Hamra, Tayasir, Za'tara (Tapuah), Tue 20.1.09, Afternoon

Facebook Twitter Whatsapp Email
Chana A, Daphna B, Yifat D (reporting)

11:00 "Shaar Shomron" Checkpoint
Only blue ID holders pass here – in other words, Israeli citizens. The army and police help each other in sorting through entrants. Those of Arab appearance are asked to show Ids and pass a check of content of their cars. We note an army jeep standing on the side of the road, between A-Zawaya and Meshia villages. Soldiers standing next to it. We stop behind the jeep to clarify what they are doing. We assume that they are waiting to trap work seekers who, despite the dangers, continue to surreptitiously enter the lit part of Israel/Palestine to earn a livelihood. A soldier approaches us and says it is part of an exercise, then says that they are there to check that the traffic flows as it should.

12:03 Zaatra-Tapuah Checkpoint

Twenty two cars in line for check from the direction of Ariel. People standing outside the cars. Two women standing next to the soldiers. One forgot at home her ID issued by the Military Government. The soldiers do not agree to her going to fetch it, and the older woman cannot go on alone. After we arrive, and because we are Jews, they agree that the older woman can wait while the younger one goes.

Meanwhile, from the direction of Huwwara we notice soldiers forcing Palestinians to expose their abdomen and raise both trouser legs. Their cars is being checked very thoroughly. Then they check a bus. They try to drive us off. A soldier boards the bus and shouts "Where are you from?" The driver answers that everyone is from Ramallah. The soldier turns to him angrily: "Did I ask you:? Did I ask you? Did I ask you?"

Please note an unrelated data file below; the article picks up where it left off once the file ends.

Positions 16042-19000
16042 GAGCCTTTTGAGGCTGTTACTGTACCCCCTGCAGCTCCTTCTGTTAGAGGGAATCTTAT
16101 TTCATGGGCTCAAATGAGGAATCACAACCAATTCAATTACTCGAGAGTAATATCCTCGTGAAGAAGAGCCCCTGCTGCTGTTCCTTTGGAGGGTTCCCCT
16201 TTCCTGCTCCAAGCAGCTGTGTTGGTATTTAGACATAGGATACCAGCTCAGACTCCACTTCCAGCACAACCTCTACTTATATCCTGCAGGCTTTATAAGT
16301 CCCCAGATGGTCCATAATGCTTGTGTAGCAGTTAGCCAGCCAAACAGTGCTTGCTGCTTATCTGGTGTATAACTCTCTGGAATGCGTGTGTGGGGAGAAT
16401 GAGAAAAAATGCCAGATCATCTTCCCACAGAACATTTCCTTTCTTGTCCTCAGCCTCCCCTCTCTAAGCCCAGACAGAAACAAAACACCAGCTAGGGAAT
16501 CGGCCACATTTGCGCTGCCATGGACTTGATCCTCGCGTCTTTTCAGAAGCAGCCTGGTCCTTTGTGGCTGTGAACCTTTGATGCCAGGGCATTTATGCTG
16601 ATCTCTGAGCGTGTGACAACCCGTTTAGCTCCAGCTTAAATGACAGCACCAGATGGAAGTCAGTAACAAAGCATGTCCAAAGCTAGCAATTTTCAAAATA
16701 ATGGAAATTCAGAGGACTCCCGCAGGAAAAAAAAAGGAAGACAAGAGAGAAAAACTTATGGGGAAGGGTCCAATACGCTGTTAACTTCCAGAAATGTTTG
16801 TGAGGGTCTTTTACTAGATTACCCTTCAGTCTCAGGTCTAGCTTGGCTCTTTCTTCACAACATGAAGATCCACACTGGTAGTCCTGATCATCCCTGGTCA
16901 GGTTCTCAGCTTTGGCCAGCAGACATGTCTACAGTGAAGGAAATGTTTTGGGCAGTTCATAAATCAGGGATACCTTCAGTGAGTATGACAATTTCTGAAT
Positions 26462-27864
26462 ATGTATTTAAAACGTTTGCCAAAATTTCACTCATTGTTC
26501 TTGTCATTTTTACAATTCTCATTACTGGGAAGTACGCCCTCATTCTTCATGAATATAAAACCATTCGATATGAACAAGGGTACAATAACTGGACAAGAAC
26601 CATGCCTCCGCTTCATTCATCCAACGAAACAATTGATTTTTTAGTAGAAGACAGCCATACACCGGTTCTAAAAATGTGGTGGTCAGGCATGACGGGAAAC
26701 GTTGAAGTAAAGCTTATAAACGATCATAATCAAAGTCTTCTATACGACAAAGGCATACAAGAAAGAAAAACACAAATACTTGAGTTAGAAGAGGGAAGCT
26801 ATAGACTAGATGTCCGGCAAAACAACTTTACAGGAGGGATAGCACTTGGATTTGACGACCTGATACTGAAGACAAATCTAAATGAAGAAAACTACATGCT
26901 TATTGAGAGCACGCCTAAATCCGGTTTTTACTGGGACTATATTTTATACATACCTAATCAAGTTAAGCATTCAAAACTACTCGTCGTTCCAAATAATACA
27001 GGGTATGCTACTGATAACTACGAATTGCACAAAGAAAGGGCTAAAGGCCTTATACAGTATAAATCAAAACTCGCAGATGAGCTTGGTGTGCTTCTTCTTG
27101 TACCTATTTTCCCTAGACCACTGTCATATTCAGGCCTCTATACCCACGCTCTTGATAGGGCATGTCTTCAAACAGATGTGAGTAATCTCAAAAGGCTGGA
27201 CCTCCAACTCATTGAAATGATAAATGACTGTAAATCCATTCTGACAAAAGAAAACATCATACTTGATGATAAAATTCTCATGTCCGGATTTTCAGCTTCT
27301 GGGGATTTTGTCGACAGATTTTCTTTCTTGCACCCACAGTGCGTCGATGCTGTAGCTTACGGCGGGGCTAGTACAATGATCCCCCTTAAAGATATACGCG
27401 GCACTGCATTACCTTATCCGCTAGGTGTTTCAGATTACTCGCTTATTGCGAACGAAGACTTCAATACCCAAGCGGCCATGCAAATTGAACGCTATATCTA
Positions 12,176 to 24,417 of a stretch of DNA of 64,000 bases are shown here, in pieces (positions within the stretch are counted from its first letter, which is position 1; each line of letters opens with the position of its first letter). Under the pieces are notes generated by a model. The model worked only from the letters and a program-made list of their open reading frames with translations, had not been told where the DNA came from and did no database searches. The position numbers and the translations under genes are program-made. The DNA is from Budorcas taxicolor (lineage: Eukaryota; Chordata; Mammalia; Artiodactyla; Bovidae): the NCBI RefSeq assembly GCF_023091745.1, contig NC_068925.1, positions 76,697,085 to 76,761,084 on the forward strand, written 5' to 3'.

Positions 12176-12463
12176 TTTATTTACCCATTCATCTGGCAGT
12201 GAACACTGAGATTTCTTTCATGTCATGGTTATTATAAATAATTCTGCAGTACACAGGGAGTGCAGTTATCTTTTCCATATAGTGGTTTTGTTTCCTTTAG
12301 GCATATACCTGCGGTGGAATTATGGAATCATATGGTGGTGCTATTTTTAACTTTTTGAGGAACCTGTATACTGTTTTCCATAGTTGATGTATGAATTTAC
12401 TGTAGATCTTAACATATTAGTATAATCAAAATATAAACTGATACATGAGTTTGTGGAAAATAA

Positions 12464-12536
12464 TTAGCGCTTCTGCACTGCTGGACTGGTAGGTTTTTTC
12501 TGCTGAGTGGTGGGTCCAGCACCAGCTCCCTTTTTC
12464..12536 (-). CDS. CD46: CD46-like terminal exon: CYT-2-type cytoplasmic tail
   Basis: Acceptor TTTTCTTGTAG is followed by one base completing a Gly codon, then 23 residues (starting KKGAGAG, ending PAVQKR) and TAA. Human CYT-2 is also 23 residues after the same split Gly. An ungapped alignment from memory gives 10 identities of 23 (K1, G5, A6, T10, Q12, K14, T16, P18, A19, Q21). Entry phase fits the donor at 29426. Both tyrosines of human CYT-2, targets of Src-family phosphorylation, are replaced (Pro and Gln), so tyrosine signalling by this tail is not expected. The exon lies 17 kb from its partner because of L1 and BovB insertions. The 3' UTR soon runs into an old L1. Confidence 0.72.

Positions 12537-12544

We informed Noi at the Humanitarian Centre and Masha at the DCO, that there are long lines at the checkpoint, and the checks are taking longer than usual. The soldiers’ weapons are pointed directly at people in the cars during the check.

12:12 Hamra Checkpoint

Six cars waiting in one direction, nine in the other. The soldiers compel the drivers to alight, expose their abdomens and pirouette. Two workers are repairing a public address system. People emerge from the check with belts and IDs in hand. The IDs are slid through a crack in the plastic sheet that protects the soldiers from the Palestinians. The entire valley is strewn with army camps.

13:50 Tayasir Checkpoint
The soldiers make no effort to harass the Palestinians. They carry out the usual humiliating process leisurely: body check, belongings, and the Palestinian innocence by a list of questions. Children, women, men, old people. We find there a plastic-coated  rifle bullet.

14:54 Iron Gate Facing Roi

Opens four times a week. The crossing is very much needed by the Bedouin tribes in the area. Two tractors and eight men waiting by the checkpoint. At 15:10 we phone to ask why the soldiers aren’t arriving. At 15:17 they arrive and meticulously check the people and cargo on the tractor wagons. These are people coming from their fields, or from the nearby town on their way to their encampment, riding on tractors. At some distance from the checkpoint an encampment can be seen at the foot of a hill. All the time we are there we can hear shots. A regular noise in the valley, where almost every unbuilt area is a firing zone. One of the companies ascends the hill above the camp and starts shooting games while endangering the inhabitants. At 15:43 the soldiers close the checkpoint and leave.

16:14 Maale Ephraim
A car waiting on the side. The driver with a small child. He is from Kuse on one side of the checkpoint, his wife from Phasael on the other. He is considered resident in one area, she in another. So they can never bring her from her parents’ home in the car. The soldier says: "These are the rules, and rules are made so there should be order." The Centre responds: "Very sorry, the contention is unacceptable."